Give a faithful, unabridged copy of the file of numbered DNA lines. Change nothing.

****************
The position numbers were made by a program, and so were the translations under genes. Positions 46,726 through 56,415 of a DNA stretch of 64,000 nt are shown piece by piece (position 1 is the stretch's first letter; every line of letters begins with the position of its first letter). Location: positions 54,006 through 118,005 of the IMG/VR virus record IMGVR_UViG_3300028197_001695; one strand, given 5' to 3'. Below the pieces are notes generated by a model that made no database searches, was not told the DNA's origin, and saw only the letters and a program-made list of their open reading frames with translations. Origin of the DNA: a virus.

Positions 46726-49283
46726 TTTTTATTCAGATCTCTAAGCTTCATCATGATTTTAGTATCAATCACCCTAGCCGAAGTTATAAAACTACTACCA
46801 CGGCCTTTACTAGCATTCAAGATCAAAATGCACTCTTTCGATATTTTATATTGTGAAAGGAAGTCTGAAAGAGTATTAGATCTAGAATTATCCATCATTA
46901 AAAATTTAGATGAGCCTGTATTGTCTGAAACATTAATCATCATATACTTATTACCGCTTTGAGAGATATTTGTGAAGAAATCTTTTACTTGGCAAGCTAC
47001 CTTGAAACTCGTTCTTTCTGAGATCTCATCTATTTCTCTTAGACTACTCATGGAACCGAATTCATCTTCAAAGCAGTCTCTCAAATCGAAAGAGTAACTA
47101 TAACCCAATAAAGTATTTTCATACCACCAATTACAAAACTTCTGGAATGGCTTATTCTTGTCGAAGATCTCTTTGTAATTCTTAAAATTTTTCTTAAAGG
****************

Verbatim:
The position numbers were made by a program, and so were the translations under genes. Positions 46,726 through 56,415 of a DNA stretch of 64,000 nt are shown piece by piece (position 1 is the stretch's first letter; every line of letters begins with the position of its first letter). Location: positions 54,006 through 118,005 of the IMG/VR virus record IMGVR_UViG_3300028197_001695; one strand, given 5' to 3'. Below the pieces are notes generated by a model that made no database searches, was not told the DNA's origin, and saw only the letters and a program-made list of their open reading frames with translations. Origin of the DNA: a virus.

Positions 46726-49283
46726 TTTTTATTCAGATCTCTAAGCTTCATCATGATTTTAGTATCAATCACCCTAGCCGAAGTTATAAAACTACTACCA
46801 CGGCCTTTACTAGCATTCAAGATCAAAATGCACTCTTTCGATATTTTATATTGTGAAAGGAAGTCTGAAAGAGTATTAGATCTAGAATTATCCATCATTA
46901 AAAATTTAGATGAGCCTGTATTGTCTGAAACATTAATCATCATATACTTATTACCGCTTTGAGAGATATTTGTGAAGAAATCTTTTACTTGGCAAGCTAC
47001 CTTGAAACTCGTTCTTTCTGAGATCTCATCTATTTCTCTTAGACTACTCATGGAACCGAATTCATCTTCAAAGCAGTCTCTCAAATCGAAAGAGTAACTA
47101 TAACCCAATAAAGTATTTTCATACCACCAATTACAAAACTTCTGGAATGGCTTATTCTTGTCGAAGATCTCTTTGTAATTCTTAAAATTTTTCTTAAAGG